When you are applying for or renewing a driver's license, one question you will likely see is if you would like to become an organ donor. While this may seem a little unexpected, many states have partnered with donor programs to make it easier to communicate your wishes should the worst happen.
Becoming an organ donor is a major decision. You may not be ready to check "yes" or "no" when you are faced with the question while obtaining your driver's license. Here's what you should know before you make your choice.
Why Organ Donor Programs Matter
The reason why many people become organ donors is because of the number of lives they can potentially impact. If you choose to say yes, your organs can save up to eight lives. There may be even more of an impact if you choose to donate tissue, too.
Sadly, an average of 17 people die each day waiting for an organ donation. By making the choice to register as an organ donor and indicating it on your driver's license, you have the possibility of preventing someone from being one of these 17.
Opting Into an Organ Donor Program
Fortunately, it's easier than ever to opt-in to the organ donation program. Although the U.S. Department of Health and Human Services offers resources for registering, most organ donations need to occur with the individual's state. This is why the driver's license option is so appealing. It's estimated there are over 4,000 DMV offices offering the organ donation registration option, and about 90% of all organ donation registrations actually come through them.
Registering for organ donation through your state DMV is a relatively easy process. However, you must be 18 years old to sign up on your own. You can still be an organ donor under 18, but you'll need your parents' permission. Besides age, there are no other qualifications — people of all races, ethnicities, and religions can donate if they feel comfortable with the process.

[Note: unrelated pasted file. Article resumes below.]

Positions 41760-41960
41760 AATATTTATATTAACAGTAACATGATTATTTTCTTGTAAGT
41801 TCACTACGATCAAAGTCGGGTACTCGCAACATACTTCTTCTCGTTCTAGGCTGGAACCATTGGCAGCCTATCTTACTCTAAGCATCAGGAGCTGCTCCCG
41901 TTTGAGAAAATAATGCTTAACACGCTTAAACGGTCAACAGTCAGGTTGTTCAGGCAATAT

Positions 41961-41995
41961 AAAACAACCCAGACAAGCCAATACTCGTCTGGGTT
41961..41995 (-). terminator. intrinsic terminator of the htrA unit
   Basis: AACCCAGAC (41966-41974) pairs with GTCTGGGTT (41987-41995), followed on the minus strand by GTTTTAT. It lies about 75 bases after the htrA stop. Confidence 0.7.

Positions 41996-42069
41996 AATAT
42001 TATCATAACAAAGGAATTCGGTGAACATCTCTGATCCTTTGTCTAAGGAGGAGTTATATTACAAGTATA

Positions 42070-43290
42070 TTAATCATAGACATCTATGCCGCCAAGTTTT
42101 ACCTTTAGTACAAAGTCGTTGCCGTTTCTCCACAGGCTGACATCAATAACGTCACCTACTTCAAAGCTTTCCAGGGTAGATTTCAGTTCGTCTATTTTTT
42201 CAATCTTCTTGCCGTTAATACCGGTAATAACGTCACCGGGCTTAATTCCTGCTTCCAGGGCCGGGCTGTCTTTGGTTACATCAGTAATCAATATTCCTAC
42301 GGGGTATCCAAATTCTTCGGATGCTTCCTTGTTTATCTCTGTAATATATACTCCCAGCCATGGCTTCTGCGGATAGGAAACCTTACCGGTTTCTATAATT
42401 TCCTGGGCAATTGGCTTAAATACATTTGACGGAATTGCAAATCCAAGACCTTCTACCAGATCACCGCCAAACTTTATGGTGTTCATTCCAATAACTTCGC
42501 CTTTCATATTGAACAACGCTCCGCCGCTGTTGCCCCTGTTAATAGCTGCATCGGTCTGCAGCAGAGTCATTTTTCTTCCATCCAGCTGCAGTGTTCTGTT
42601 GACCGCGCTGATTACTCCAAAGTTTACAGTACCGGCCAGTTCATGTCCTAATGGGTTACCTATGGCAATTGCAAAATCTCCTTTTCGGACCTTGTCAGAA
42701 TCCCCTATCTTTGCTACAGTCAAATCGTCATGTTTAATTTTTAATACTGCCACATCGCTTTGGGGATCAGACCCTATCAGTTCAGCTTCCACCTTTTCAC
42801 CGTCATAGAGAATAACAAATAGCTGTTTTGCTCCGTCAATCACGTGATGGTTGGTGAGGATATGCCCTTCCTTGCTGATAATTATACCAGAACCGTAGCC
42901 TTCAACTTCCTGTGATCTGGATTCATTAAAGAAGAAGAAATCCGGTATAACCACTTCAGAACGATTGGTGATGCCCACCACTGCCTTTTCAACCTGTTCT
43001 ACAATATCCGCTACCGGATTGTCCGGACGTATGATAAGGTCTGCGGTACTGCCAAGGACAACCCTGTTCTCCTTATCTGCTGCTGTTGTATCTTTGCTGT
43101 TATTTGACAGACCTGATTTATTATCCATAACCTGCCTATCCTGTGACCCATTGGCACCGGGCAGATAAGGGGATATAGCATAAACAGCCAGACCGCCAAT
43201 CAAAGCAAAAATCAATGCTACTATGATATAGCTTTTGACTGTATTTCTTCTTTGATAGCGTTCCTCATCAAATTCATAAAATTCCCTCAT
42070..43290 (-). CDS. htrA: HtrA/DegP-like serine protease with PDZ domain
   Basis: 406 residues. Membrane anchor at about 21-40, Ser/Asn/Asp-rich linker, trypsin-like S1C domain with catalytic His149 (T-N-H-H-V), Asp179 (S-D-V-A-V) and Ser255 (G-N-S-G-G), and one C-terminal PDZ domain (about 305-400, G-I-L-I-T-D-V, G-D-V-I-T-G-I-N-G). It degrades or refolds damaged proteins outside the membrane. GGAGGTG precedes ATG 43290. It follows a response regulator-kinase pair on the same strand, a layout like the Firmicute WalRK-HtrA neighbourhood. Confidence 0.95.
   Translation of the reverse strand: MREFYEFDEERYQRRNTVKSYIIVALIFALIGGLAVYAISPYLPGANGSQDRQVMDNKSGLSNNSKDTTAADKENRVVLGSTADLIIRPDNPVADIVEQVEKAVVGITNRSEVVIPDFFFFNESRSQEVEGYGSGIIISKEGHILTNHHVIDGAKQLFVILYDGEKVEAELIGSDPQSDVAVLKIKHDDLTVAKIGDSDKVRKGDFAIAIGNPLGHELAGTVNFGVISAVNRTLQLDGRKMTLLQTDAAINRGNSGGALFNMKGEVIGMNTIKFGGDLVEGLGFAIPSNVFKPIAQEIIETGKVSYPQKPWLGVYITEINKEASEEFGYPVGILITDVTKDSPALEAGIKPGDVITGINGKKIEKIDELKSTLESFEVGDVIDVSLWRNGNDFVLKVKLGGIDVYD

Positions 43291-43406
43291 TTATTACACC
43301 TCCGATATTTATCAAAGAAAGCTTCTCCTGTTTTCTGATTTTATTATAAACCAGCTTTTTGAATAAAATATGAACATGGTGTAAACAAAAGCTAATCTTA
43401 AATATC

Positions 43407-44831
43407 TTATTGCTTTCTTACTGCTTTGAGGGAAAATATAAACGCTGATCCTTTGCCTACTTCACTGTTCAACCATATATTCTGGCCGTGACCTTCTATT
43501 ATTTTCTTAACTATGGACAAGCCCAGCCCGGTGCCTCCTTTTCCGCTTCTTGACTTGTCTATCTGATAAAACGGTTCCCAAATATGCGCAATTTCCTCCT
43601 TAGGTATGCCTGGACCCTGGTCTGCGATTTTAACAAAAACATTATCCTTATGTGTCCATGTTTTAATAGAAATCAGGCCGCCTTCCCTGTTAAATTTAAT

Also, you don't have to wait to renew your license either. You can visit the DMV when you decide to have your license updated. You can also register at any time through the numerous registrations sites online.
What to Do Once You Register Your Organ Donor Wishes with the DMV
Once you check "yes" and decide to move forward with the life-saving decision to donate your organs, you might be wondering what to do next.
The most important thing to do is to discuss your wishes with your family. It's important to let others know how you feel and what you would like to happen to your organs in the event of your death.
Once you've discussed it with your family and made your wishes known, then there is little for you to have to do. You can choose to register online in addition to registering with the DMV, but it's not required.
Checking "Yes" can be a Life-Saving Decision
Choosing to become an organ donor is an incredible way to give the gift of life to someone else. Thousands of local DMV offices have made it easier than ever for you to make this choice.
If you have questions about your state's donor program, or any other driving-related questions, you can search the driver's handbook in your state. You can also learn more about the state handbook and other driving laws through the teen or adult driver's education classes at DriversEd.com.